The wholesome mouse house had to become liberal Disney as the youth generation became increasingly left-leaning in the face of their separate-but-equal no-nonsense wife’s place is in the kitchen parents. And the pendulum swung to the left, then pushed back hard right and for the last 10 years we’ve been riding a hearty leftward thrust. The rebels won. Or so we thought. Until we saw “The Force Awakens” (brief explanation for the non-Force-wielders, the Republic that had overthrown the empire is all but destroyed by the evil Nazi-esque dictatorship culled from the vestiges of that old dictatorship and so the republic’s resistance has to fight back, again).
Along those lines, it’s a dark time for OUR republic. The pendulum has certainly swung back and a demagogue preaching everything but outright racial purity has become the supreme leader, in the process empowering America’s most vicious bigots to embrace their prejudicial hatreds. And as if to counter claims that his agenda wasn’t racist, this rat-bastard has surrounded himself with the most powerful ethnic cleansers in the American public sphere, from Jeff Sessions to Steve Bannon, with the vicious white is right coonhound rants of Richard Spencer serving as a foul background theme song. As for women, you need look no further than the evolution-denying VP who believes women should be required to bury their aborted fetuses, though we could also look at Trump Stooge Chris Christie’s upholding of the placement of incarcerated pregnant women in solitary confinement.
America had been growing more and more separated thanks to our beloved echo chambers and cheap easy accessibility to similar crackpot voices that amplify our dichotomous hypocrisies. But this bold declaration of intent presented by a radical coup so starkly opposed to the values of equal rights embraced by the majority of Americans threatens to divide us even further. Obama sought to build a cabinet of rivals; Trump seeks to build a cabinet of chilling homogeneity. Such a threat is cause for alarm and fear and, more importantly, the ability to endure it as we muster a formidable organization to oppose it.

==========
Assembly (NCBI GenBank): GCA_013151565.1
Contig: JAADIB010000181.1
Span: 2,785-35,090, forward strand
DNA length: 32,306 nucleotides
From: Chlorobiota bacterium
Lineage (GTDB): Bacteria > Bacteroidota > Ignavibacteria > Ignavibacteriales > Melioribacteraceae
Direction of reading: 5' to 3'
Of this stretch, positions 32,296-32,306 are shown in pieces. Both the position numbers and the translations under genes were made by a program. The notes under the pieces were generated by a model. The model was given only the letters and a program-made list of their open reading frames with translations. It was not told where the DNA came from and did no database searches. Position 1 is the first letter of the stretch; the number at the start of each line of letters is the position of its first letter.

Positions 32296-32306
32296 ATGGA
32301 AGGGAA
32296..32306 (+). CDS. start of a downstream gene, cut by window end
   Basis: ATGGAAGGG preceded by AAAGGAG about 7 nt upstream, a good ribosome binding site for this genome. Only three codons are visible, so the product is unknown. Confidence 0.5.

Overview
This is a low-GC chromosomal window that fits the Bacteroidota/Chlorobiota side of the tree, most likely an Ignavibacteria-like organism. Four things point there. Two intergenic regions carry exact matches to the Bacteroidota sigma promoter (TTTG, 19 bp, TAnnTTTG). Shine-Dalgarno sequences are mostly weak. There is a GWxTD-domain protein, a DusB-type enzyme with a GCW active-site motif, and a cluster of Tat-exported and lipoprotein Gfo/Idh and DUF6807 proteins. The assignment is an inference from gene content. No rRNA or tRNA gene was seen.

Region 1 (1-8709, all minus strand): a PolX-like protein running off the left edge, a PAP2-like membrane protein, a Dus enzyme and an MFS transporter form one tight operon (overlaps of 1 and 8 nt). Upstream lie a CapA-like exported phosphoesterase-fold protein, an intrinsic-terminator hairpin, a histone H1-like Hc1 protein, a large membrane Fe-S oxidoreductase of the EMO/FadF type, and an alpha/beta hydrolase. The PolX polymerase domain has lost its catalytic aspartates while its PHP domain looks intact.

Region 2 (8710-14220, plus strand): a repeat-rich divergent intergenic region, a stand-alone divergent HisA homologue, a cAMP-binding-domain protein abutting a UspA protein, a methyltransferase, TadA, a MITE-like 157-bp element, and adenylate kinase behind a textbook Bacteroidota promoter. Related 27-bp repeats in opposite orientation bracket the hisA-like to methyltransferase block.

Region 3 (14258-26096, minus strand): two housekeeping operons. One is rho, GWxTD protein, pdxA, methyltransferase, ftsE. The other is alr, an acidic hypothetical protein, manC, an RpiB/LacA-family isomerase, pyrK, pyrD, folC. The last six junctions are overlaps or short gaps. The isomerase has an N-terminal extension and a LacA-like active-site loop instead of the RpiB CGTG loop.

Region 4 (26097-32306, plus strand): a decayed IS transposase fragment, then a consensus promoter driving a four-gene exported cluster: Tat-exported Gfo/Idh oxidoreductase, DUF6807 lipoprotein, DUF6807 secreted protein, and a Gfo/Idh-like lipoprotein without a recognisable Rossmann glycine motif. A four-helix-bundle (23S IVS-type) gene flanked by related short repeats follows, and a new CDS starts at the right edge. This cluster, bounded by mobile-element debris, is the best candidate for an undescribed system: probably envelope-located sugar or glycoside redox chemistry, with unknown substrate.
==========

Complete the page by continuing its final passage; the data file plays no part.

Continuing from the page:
Disney’s tale of diverse rebellion against the milquetoast bosses of an evil government is frighteningly prescient and as such it has the power to influence hearts and minds to embrace the fact that women and nonwhites acting together in rebellion against the government may actually be upholding the noblest ideas of a great society. As such, there have already been conservative calls to boycott the movie under vague claims that the movie is anti-Trump. Which it is, of course, even if not necessarily on purpose.
If Disney can pull off such a powerful and successful battle cry, perhaps it can make up for all those bigoted images of yore that had a part in creating a generation of now-elderly hatemongers. If nothing else, the message is that Disney, and by extension people, can change. And that there is hope. Which means that liberal Disney is absolutely something to applaud.
So good on you Mickey and crew. You became a household name making movies filled with racism and misogyny because it reflected the American masses but you now see a different vision of the American masses. And in embracing the rainbow present and hopeful future over the powers of a frightened, old and evil past, Disney may very well become the leading voice of progressivism for our nation.
Perhaps there’s a little hyperbole in there. But if nothing else, the kingdom of liberal Disney is saying something loud and clear: for those of us who value inclusion and diversity, who understand that there is good and evil and can see clearly who falls on each side of that spectrum, the Force is with us.